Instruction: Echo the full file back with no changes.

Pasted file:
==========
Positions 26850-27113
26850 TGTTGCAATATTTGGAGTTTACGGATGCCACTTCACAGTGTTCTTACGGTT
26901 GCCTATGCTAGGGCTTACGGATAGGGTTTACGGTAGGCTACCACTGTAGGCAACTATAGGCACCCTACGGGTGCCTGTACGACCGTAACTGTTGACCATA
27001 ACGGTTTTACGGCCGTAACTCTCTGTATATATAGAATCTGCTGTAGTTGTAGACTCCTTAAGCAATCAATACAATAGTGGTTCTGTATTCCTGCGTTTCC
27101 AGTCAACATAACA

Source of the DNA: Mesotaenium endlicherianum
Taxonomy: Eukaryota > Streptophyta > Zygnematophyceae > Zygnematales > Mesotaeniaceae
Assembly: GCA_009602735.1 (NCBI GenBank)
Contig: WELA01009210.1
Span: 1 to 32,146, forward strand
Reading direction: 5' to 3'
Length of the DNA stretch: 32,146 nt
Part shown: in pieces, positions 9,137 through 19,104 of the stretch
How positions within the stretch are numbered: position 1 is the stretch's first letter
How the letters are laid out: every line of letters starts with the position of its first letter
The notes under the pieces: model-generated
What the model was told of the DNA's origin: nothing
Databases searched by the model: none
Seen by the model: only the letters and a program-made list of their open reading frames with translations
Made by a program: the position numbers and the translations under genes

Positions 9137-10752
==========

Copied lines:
Positions 26850-27113
26850 TGTTGCAATATTTGGAGTTTACGGATGCCACTTCACAGTGTTCTTACGGTT
26901 GCCTATGCTAGGGCTTACGGATAGGGTTTACGGTAGGCTACCACTGTAGGCAACTATAGGCACCCTACGGGTGCCTGTACGACCGTAACTGTTGACCATA
27001 ACGGTTTTACGGCCGTAACTCTCTGTATATATAGAATCTGCTGTAGTTGTAGACTCCTTAAGCAATCAATACAATAGTGGTTCTGTATTCCTGCGTTTCC
27101 AGTCAACATAACA

Source of the DNA: Mesotaenium endlicherianum
Taxonomy: Eukaryota > Streptophyta > Zygnematophyceae > Zygnematales > Mesotaeniaceae
Assembly: GCA_009602735.1 (NCBI GenBank)
Contig: WELA01009210.1
Span: 1 to 32,146, forward strand
Reading direction: 5' to 3'
Length of the DNA stretch: 32,146 nt
Part shown: in pieces, positions 9,137 through 19,104 of the stretch
How positions within the stretch are numbered: position 1 is the stretch's first letter
How the letters are laid out: every line of letters starts with the position of its first letter
The notes under the pieces: model-generated
What the model was told of the DNA's origin: nothing
Databases searched by the model: none
Seen by the model: only the letters and a program-made list of their open reading frames with translations
Made by a program: the position numbers and the translations under genes

Positions 9137-10752